Reid steps into principal role at Overton

Published 12:00 am Sunday, July 12, 2020

SALISBURY – Marae Reid loves to run into her former students working in the community.

A student who she taught in kindergarten is now a Salisbury police officer. And when she ran into him recently, he looked mostly the same, just bigger.

Reid recently received a promotion and went from assistant principal at Overton to principal after an appointment during the last Rowan-Salisbury Schools Board of Education meeting on June 29. Reid has been an assistant principal with the district since 2007. She moved to North Carolina from Pennsylvania and started her career with RSS as a teacher assistant in 1995 before moving to Winston-Salem for a classroom teaching position. She found her way back to RSS 1999.

She was awarded her bachelor’s degree from Bloomsberg University in Bloomsberg, Pa., and went on to earn master’s degrees in education and school administration from Catawba College and the University of North Carolina at Charlotte, respectively. Reid lives in Salisbury with her son, Kendall.

When she started college, Reid says she didn’t know what she wanted to do. But something clicked when she was invited to do some observation at an elementary school. She liked it, and she went in for more.

She has spent time at several schools with the district over the year, including the last four at Overton. She wants to expand the science, engineering, technology and math program at the school to where it is recognized at the state level. She also wants to build connections with families to better support students’ social and emotional learning.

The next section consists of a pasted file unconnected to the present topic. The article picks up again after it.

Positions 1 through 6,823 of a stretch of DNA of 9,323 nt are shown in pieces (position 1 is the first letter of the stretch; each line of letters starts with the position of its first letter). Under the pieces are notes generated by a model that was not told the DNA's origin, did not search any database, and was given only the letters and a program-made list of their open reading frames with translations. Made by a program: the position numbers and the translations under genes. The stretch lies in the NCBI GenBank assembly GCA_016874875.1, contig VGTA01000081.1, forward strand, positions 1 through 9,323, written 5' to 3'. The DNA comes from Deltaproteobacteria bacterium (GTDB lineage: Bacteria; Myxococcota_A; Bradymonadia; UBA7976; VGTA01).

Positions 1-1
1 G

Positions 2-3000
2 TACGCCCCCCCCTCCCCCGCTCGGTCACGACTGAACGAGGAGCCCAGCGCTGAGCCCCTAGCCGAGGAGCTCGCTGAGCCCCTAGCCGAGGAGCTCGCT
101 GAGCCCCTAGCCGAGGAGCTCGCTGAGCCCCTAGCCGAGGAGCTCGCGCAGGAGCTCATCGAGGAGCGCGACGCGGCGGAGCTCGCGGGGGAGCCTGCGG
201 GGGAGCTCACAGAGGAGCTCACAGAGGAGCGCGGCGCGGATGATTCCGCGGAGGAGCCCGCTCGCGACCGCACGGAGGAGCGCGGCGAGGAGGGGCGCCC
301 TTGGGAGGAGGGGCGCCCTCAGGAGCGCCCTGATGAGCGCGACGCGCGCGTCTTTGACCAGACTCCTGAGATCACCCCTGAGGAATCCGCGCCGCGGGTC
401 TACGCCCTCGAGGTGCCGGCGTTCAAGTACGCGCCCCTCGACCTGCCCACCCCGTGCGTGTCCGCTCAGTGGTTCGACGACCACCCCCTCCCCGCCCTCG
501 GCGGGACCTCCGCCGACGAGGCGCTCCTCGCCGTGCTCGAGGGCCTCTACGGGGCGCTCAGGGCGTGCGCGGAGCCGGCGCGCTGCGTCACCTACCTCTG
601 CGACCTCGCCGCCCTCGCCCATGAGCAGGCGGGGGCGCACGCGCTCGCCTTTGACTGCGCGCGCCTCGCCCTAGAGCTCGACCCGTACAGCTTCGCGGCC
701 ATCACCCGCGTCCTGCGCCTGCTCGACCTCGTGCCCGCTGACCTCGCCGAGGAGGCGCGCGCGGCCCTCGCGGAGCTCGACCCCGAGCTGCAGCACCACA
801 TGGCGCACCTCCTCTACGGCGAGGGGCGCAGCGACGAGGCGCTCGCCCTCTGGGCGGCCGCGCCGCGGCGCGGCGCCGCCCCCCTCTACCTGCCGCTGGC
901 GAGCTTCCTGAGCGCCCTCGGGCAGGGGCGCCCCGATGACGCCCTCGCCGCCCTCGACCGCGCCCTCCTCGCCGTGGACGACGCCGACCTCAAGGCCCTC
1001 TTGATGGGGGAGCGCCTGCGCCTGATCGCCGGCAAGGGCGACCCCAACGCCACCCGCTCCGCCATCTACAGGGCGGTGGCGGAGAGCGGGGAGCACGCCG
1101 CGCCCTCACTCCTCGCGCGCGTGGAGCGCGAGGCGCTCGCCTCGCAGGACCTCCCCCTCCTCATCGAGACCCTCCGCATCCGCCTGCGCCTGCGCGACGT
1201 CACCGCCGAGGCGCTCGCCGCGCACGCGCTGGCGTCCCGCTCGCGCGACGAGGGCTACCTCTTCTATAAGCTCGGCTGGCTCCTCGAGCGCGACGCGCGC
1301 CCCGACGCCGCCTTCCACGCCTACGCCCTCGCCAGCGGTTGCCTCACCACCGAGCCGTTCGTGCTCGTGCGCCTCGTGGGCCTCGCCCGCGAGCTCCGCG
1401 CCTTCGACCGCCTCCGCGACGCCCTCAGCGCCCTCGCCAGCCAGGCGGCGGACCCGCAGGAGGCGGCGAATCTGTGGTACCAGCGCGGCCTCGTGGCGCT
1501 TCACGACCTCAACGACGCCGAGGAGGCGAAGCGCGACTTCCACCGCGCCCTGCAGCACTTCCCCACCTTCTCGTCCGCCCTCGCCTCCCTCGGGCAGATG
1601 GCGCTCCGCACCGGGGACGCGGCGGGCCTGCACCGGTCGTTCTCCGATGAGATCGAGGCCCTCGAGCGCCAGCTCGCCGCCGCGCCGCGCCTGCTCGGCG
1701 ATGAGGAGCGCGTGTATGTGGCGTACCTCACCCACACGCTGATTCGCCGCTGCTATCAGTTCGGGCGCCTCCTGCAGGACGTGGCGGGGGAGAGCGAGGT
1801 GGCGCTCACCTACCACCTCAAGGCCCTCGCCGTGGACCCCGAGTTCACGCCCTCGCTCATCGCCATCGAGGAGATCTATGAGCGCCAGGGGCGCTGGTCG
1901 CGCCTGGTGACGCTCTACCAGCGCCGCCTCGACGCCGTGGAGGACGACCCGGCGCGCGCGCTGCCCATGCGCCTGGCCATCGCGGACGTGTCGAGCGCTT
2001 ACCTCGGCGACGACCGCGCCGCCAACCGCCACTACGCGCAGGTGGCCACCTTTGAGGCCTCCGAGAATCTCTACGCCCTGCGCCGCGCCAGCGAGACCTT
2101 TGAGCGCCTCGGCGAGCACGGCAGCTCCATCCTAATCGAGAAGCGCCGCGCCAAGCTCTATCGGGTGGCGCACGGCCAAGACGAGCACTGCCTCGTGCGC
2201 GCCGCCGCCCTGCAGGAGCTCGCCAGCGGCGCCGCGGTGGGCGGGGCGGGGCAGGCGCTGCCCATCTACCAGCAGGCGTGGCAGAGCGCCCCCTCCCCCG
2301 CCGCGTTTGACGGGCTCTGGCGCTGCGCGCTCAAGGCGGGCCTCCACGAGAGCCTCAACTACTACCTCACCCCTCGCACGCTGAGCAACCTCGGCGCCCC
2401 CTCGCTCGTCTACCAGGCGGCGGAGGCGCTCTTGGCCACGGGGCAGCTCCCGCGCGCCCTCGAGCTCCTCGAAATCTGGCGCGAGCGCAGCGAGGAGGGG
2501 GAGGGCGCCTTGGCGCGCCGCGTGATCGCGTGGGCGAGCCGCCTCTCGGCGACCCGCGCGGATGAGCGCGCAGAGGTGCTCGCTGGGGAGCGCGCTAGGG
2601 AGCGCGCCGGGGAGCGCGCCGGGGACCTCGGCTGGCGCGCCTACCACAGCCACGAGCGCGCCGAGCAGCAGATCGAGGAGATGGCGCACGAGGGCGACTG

“Overall, I want it to be a positive environment for our staff to provide quality education for our students,” Reid said, adding the staff has a strong commitment to meet the needs of students.

Reid said she sees the proposed K-8 consolidation project for Knox Middle School and Overton as a positive that would allow the schools to better serve students.

The culture at the school has settled during the previous few years and there is an open door policy to provide support for students and staff alike, she said.

Facing the possibility of returning to virtual learning next year could pose challenges for families. And Reid said the best way for the school to help meet the needs of families is for them to stay in contact with the school.

“We will not know how to best support you if we do not hear from you,” Reid said. “We are in the best position to carry this out because we do have the devices and we are seeking ways to connect more families to the internet, but first and foremost we have to know the needs of the family.”

After getting over the initial shock from the pandemic, she said, Overton looked to educate parents on some of the things students were doing in class and some families may not be technology savvy.

The district has created instructional videos for parents and guardians, and has a help desk which actively responds to issues. People can also still call the school and voicemails will be sent to school staff via email so they can be aware and respond.

“Even though we are not physically in the building, we are still in reach,” Reid said, adding the sacrifice has been great for everyone involved, and everyone is trying to figure out an unprecedented situation.

In her free time, Reid enjoys spending time with her family and friends in her free time. She is a dedicated Philadelphia Eagles fan. Kendall played football at North Rowan High School and is a recent graduate.

About Carl Blankenship

Carl Blankenship has covered education for the Post since December 2019. Before coming to Salisbury he was a staff writer for The Avery Journal-Times in Newland and graduated from Appalachian State University in 2017, where he was editor of The Appalachian.

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